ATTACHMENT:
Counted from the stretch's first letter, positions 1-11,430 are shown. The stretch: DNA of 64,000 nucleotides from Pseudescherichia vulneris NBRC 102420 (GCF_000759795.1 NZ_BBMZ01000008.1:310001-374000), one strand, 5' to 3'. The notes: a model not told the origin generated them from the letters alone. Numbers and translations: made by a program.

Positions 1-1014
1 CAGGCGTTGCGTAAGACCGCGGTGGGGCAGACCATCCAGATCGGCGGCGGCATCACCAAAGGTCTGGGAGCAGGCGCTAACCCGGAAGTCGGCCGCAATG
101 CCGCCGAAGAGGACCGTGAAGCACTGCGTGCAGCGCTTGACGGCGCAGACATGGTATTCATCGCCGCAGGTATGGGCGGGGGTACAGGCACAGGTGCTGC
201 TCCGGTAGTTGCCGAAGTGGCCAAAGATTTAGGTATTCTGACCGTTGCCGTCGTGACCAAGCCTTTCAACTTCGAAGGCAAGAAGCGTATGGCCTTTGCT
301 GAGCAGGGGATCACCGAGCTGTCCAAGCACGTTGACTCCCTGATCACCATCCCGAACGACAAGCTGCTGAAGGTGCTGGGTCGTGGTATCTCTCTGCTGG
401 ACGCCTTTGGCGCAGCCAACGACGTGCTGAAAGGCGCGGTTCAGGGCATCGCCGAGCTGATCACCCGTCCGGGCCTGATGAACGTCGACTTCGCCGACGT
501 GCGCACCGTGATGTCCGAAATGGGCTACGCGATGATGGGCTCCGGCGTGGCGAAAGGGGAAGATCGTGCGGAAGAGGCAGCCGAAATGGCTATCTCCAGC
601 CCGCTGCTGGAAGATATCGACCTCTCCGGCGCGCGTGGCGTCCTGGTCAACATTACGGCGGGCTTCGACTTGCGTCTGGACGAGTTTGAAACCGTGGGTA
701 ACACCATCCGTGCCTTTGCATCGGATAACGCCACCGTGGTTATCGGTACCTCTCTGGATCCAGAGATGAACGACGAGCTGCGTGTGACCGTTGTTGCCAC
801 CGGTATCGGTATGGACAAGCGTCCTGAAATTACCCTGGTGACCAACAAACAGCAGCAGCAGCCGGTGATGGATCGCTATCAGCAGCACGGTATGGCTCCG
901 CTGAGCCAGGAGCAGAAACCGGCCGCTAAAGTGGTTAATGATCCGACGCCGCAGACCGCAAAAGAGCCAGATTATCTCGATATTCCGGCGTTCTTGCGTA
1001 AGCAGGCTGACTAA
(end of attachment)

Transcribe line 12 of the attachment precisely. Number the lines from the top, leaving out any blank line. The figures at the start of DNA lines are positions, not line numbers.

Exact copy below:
901 CTGAGCCAGGAGCAGAAACCGGCCGCTAAAGTGGTTAATGATCCGACGCCGCAGACCGCAAAAGAGCCAGATTATCTCGATATTCCGGCGTTCTTGCGTA